Firestarter Review - IGN

Firestarter Review – IGN

Firestarter premieres Friday, May 13 in both theaters and streams live on Peacock.

Blumhouse’s new adaptation of Stephen King’s innovative Scarebook Firestarter book, from 1980, features solid performances from Zac “He Plays Dads Now” Efron and young Ryan Kiera Armstrong, but the end product is a nice retelling of a story that here in 2022 needed an extra jolt to bring it back and make it stand out. Among today’s rabble with superhuman strength.

Not only are superhero stories now the meat and potatoes of our mainstream multiplex fabric, the ‘youth discovery abilities’ are well overflowing. Firestarter, as King’s story, is more naturally sinister than other children’s fables, which tend to lean toward a family-friendly adventure, but reworking this story without adding anything particularly new or making it terrifying leaves it defenseless, feeling completely unoriginal in Mutant Despite being one of the first stories of its kind.

Armstrong plays Charlie McGee, a girl born with tremendous powers thanks to government experiments on her parents (which gave them various telepathy/ telekinesis abilities). While escaping from The Store, the mysterious scientific thought center that stuns them in the lab, Charlie’s abilities are far more dangerous than those of her mother and father, as she possesses not only both gifts but also the skill of combustion. It can release large areas of flame or, you know, heat only one spot until someone burns. Armstrong is very good at this role, not only showing deep emotion but also it coincides well with Charlie’s use of powers, angry face, and the CGI effects associated with them.

Efron is also a powerful part of this story, as Charlie’s father, Andy, has the ability to “push” people’s minds, getting them to bend to his will. Efron and Armstrong are believable as a loving duo, and the movie’s best moments happen when they’re together, but the story itself is weak and doesn’t serve them well. So, despite Firestarter flaws, which also affected Gloria Reuben and Kurtwood Smith, who landed Baddie roles in “Oh my God, it’s Jason Bourne” style, Efron and Armstrong left their mark with a good dramatic show.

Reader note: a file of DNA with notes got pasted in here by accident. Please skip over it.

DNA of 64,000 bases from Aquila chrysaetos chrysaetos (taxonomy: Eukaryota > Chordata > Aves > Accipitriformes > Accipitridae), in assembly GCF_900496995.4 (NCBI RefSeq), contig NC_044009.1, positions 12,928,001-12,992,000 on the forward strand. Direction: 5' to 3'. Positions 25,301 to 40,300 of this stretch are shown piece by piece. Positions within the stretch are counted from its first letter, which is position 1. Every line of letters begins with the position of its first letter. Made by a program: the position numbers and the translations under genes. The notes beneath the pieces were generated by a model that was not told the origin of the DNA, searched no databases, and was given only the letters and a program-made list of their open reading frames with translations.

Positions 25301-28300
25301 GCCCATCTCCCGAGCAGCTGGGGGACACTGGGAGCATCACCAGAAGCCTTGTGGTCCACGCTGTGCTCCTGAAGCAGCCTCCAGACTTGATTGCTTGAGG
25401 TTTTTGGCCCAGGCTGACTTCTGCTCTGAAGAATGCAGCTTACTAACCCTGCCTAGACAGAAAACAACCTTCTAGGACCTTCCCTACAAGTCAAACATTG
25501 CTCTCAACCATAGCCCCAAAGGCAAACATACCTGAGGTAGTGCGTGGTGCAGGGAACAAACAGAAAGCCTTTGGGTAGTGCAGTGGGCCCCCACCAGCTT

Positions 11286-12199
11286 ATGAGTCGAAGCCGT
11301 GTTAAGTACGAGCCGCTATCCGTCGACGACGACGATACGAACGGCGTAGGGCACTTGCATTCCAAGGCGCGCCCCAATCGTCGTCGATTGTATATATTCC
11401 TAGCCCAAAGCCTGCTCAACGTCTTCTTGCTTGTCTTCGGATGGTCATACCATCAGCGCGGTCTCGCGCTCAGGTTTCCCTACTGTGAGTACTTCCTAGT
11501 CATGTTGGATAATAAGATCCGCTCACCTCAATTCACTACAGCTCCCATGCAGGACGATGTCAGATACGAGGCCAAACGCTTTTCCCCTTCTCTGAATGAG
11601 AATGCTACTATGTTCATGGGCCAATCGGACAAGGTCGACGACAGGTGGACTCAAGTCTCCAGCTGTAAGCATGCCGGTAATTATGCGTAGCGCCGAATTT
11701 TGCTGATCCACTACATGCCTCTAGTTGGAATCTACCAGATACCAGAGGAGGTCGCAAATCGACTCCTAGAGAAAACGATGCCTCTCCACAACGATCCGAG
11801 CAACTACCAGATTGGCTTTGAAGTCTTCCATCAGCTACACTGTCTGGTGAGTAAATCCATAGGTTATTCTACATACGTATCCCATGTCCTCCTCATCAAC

On the bad guy front, Michael Gray isn’t Like Short like the others, but still feels like a ghost presence rather than a full figure. Like Rainbird, the super strong fixer sent after Charlie (played by George C. Scott in the 1984 movie), Greyeyes gets some notable standoff moments, but his character’s final decision is meaningless and only adds to the more awkward limp. something for this anecdote.

Firestarter is 90 minutes of waiting for the water to heat up, but it never goes lukewarm.


One story move here—a nice paraphrase of the book—is to give more screen time to Vicki McGee, Charlie’s mother (played by Sidney Lemon). Rather than only appearing in flashbacks, we see the co-parenting of Vicki and Andy, as Vicki has been the advocate for teaching Charlie how to use her powers. This slight change isn’t a revamp of the story that needed to come up, but it does give us one of the best encounters in the movie when Rainbird comes along.

Well, I made it this far without the fiery puns, but since I’m only human… Firestarter doesn’t have a visual spark. The story is muted and dry—as Charlie and Andy’s life on the lam seems to last one day (and the epic feel elements are shattered into something a lot like a short story)—and the look of the movie washes out of the blue, with the allure and dynamism of a TV movie. It’s such an eye yawn that one can’t wait for the barbecue brutality to finally unfold, but then even that feels condensed. Firestarter is 90 minutes of waiting for the water to heat up, but it never goes lukewarm.

2022-05-13 16:40:13

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